It's about spirituality, not sports

The X Games fulfill the human need to test limits and risk death at a time when technology has created the illusion that we're in control.

Published June 24, 1999 4:00PM (EDT)

Your dentist is climbing Mount Everest. The mother of four is mountain-biking through the desert. The boy next door skateboards on asphalt at 60 mph.

Beyond this summer's baseball scores or news of PGA tournaments or tennis matches, something is going on in the world that newspapers and television sportscasters barely know how to report as "sports." But this week the wise guys with orange hair and blue sports jackets at ESPN and ABC Sports are heading out to San Francisco, to televise what they call "The X Games" -- a tournament of rock-climbing, bungee-jumping, sky-surfing, street luge and other death-defying exploits. It's an odd idea, since extreme sports have arisen in opposition to regular athletics.

In many extreme sporting events, it's true, there are celebrities, even organized competitions. But while other American kids might want to get into the NBA and make a million bucks, most persons who are addicted to extreme sports belong on a very different page of the morning paper -- not the sports page, but maybe the religion page, instead.

Today, when technology increasingly separates humans from nature, there is a growing hunger to fear nature, to remember what ancient people knew: nature's power. In an earlier time, Herman Melville wrote a novel about a whale lurking in the sea. In the century since "Moby Dick" was written, we have learned that whales are vulnerable to human will. So we love whales now. And yet, some part of us wishes we could fear the sea again.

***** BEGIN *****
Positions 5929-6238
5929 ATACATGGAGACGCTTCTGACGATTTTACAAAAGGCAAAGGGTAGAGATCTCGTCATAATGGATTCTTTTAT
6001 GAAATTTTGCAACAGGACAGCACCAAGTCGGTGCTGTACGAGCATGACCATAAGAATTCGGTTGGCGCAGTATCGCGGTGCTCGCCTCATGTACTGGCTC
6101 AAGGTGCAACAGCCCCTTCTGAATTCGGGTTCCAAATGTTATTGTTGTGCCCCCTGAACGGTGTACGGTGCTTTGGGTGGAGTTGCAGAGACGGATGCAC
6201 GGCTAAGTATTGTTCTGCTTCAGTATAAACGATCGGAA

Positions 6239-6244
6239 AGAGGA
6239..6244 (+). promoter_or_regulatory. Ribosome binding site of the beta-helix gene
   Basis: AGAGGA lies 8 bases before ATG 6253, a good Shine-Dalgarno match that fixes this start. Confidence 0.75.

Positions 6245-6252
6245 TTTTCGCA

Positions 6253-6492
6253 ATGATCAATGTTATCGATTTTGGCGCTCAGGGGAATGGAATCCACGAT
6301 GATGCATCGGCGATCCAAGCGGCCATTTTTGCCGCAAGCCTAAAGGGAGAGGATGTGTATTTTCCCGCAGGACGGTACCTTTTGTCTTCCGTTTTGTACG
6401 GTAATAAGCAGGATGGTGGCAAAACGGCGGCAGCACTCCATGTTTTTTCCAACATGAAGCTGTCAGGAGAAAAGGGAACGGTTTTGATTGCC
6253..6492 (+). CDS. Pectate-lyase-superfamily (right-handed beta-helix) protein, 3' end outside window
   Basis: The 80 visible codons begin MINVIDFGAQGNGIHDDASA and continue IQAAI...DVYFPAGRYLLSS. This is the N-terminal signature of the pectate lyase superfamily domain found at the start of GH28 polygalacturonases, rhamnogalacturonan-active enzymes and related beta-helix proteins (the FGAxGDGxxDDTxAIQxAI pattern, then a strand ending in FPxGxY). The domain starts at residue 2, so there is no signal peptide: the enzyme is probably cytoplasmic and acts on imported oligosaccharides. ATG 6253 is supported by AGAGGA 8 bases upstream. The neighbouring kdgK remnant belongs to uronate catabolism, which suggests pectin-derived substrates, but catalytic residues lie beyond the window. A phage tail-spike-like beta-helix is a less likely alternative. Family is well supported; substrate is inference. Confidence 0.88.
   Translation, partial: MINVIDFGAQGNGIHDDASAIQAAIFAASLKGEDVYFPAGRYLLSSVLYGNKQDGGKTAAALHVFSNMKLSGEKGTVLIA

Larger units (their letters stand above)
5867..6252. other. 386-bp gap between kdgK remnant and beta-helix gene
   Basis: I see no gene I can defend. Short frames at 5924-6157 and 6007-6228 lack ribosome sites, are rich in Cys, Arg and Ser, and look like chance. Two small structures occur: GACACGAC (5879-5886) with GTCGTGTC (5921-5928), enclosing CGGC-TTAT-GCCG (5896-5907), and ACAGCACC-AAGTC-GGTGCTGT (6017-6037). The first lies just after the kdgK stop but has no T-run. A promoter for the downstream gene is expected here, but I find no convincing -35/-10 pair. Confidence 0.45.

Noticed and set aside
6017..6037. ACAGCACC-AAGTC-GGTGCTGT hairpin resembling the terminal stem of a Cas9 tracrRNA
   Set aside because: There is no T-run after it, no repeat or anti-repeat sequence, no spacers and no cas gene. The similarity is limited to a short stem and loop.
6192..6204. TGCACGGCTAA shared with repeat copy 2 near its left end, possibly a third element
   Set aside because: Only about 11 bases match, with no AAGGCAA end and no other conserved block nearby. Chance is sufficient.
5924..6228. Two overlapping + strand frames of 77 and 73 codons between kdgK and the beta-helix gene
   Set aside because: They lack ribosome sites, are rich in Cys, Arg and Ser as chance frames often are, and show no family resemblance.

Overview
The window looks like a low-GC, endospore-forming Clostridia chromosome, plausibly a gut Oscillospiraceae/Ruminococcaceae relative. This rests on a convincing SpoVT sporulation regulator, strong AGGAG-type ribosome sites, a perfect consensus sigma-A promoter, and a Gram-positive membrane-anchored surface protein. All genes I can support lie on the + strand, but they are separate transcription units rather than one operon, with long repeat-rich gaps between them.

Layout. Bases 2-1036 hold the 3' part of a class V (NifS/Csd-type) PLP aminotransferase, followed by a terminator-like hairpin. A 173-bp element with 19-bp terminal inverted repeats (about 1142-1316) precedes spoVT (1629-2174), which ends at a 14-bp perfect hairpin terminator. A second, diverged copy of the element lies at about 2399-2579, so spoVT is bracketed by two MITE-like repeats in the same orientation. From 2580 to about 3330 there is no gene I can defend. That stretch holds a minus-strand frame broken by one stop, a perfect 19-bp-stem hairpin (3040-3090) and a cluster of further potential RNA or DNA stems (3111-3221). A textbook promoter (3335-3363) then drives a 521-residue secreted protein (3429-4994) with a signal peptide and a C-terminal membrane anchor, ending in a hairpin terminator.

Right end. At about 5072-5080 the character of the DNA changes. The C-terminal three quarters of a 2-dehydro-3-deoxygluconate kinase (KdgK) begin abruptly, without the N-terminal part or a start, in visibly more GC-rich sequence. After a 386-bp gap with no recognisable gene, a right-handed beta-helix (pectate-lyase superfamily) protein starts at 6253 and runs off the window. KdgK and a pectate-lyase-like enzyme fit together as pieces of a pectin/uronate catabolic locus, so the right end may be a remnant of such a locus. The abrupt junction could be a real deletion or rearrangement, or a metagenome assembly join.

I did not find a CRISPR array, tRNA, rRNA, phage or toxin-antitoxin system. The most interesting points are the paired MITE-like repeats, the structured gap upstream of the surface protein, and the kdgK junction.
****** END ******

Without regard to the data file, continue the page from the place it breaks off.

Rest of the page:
Consider it the dark side of the environmental movement. Suddenly there are bestsellers about winter's wrath. Sebastian Junger writes in "The Perfect Storm" about fishermen off the Nova Scotia coast who encounter waves more than 100 feet tall. Or there is Jon Krakauer's book "Into Thin Air," about a deadly storm that enveloped climbers near the summit of Mount Everest.

It takes money to reach the top of Mount Everest. Today there are accountants and doctors and advertising executives willing to pay. The base camp of Mount Everest is crowded with Japanese and Germans, as well as Americans. Often these adventurers bring along cell phones and fax machines.

The line separating the adventurer from the athlete has conventionally been financial. Think of the very rich who fly their hot-air balloons across the sky, only to be rescued at taxpayer expense when their adventure deflates.

More importantly, what separates the adventurer from the athlete is an element of risk -- real danger. Athletics can be dangerous -- think of football or boxing or hockey. But the point of such sports is winning or losing, and the game must always be played within rules.

The adventurer, by contrast, plays an opponent more terrible -- call it life or death.

Today, in "extreme sports," the point is less winning or losing than risking and feeling. Gravity, cold, the sky become the opponent.

Consider the street luge, riding essentially a skateboard at 40, 50, 60 mph, steering only with the body's weight. Participants speak of the exhilaration of gravity.

In his best book, "Into the Wild," Jon Krakauer tells the story of a teenager from a comfortable Maryland suburb who ventured between hot and cold. For a time he bicycled in the desert. Then this young man wound up in Alaska, where he ended up dead.

Why exactly, we never learn. All we know for certain is that here was a young man from a comfortable American suburb who needed to find himself, or to find God, in the far extremities of hot and cold.

I know a kid, an "adrenaline junkie," he calls himself. Every weekend, he comes to the forest all alone. He leaps through the trees, from limb to limb.

How to explain the human need to jump through a tree or to climb a terrible ice mountain? How to explain why the bungee-jumper howls with pleasure to feel herself falling, falling?

At a moment of history when human beings govern nature, many need to experience hot and cold, to feel the rush of air, to prove to ourselves -- at the risk of death -- that we are alive.

) Pacific News Service

By Richard Rodriguez

Richard Rodriguez is the author of "Brown: The Last Discovery of America."

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